A look at the rise for each state over three decades, for men and women. Read More
Missing data is everywhere. Or, I guess technically it’s nowhere. You know what I mean. Missing data is common, especially with temporal data over long periods of time.
This is what happens when there is a disconnect between data and what it represents. So much wrong. This image says it all.
A challenge of using geographic maps to show data is that larger regions inevitably get more visual real estate.
In case you didn’t know, there’s a drought here in California so there are rules for when you can and can’t water your grass and plants.
Nate Cohn for the Upshot provides a statistics lesson in the context of election forecasts and why they differ so much.
But not every group's median income increased by the same amount. Read More
In a 2005 paper “If I look at the mass I will never act”: Psychic numbing and genocide, Paul Slovic discusses big numbers, how we perceive them as they increase, and the importance of designing for our emotional and analytical systems.
In a collaborative effort, the Geena Davis Institute on Gender in Media computed screen time for men and women algorithmically, in contrast to the more crude measurement of script lines.
Based on 2014 estimates from the U.S. Department of Education, the Chronicle of Higher Education compiled a straightforward searchable and sortable table that shows the race percentages for more than 4,600 institutions.
Join MIT on an online certificate course covering the use of big data from the unique perspective of social analytics.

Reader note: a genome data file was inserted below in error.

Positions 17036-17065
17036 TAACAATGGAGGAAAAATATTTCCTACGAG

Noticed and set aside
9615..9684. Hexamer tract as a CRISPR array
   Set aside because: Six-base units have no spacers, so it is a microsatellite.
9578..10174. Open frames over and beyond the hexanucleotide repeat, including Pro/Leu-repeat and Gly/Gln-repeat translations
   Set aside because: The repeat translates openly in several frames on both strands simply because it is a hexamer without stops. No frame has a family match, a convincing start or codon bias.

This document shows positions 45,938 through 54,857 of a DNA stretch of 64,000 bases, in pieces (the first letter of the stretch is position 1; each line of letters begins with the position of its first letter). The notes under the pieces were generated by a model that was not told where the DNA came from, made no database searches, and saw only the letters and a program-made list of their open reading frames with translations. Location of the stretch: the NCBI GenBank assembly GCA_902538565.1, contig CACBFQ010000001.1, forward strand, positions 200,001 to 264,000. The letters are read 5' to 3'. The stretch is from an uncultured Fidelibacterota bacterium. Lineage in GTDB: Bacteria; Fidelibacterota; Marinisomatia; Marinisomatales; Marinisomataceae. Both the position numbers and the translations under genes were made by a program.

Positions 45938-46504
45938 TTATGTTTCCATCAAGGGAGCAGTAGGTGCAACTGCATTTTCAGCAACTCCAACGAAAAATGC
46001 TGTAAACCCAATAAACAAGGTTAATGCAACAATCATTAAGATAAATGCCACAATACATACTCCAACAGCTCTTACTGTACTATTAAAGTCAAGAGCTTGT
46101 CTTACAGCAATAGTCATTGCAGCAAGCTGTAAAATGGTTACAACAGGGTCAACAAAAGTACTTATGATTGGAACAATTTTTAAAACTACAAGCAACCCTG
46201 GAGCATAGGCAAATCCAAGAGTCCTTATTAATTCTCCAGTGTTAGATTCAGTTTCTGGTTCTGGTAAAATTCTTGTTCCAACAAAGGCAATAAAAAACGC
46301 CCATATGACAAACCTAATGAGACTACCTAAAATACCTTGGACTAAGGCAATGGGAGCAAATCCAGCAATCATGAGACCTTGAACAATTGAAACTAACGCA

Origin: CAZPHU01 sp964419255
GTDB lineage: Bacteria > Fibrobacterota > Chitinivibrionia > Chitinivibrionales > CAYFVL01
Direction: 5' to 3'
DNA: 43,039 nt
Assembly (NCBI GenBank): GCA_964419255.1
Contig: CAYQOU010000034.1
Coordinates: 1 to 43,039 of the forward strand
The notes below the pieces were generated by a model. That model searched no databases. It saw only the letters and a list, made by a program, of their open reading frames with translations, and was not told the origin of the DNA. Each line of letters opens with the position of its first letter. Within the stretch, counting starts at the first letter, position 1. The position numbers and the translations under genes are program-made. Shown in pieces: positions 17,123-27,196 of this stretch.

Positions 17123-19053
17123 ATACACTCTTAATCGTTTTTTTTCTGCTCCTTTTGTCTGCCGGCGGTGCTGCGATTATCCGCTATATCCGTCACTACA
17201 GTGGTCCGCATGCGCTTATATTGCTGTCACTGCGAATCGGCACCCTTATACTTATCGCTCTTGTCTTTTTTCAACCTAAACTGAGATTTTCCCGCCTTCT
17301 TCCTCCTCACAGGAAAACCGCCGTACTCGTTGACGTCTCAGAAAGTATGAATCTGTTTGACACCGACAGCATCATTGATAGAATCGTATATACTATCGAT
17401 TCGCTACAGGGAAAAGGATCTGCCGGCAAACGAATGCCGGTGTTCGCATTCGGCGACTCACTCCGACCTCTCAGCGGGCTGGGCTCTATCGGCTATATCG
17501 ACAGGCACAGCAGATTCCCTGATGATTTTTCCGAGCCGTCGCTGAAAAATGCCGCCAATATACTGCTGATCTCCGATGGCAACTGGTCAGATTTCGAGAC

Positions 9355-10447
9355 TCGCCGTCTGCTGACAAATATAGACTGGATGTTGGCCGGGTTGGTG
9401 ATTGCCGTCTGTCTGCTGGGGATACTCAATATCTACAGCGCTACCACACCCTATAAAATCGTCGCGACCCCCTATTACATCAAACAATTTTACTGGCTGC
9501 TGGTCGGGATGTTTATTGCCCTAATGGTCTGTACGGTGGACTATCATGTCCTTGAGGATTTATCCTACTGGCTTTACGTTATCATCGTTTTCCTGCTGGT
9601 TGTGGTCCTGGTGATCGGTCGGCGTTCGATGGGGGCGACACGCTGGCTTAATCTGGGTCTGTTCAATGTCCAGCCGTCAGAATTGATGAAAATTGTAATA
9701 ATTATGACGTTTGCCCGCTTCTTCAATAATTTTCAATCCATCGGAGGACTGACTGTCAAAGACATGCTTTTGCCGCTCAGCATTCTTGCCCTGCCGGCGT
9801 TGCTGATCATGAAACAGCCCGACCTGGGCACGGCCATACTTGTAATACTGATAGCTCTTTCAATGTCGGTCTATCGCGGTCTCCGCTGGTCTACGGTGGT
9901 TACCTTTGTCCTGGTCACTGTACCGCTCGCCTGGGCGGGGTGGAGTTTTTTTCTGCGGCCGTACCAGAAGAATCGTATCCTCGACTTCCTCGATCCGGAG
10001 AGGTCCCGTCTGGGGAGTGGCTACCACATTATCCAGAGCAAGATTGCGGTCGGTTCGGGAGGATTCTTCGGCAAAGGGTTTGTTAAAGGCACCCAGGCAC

Horace Mitchell for NASA’s Scientific Visualization Studio mapped the massive drainage basin that is the Mississippi Watershed.
Join data science training provider Metis for its quarterly Career Day event on Thursday, September 22nd in San Francisco.
Jan Willem Tulp, in collaboration with the European Space Agency, produced the ESA Star Mapper. It shows nearly 60,000 stars in a combination of different scales and projections.
Visualization is complex, but if I were to break it down simply, I’d say it’s something like the process below.
Glenn Smith and Andrew Knapp for the Post and Courier investigate the current police practice of keeping digital record of people’s activities.
It keeps getting hotter on this planet, and the oceans are absorbing most of the heat. Tim Wallace for the New York Times shows several decades of changes.
In classic xkcd-fashion, Randall Munroe timelines the Earth’s temperature, dating back to 20,000 BCE up to present.
Co.Design picked the winners for their annual Innovation by Design Awards. My series on mortality and causes of death won for the graphic design and data visualization category.
Scientists at Harvard University setup the MEGA-plate, essentially a giant petri dish, with varying levels of antibiotic.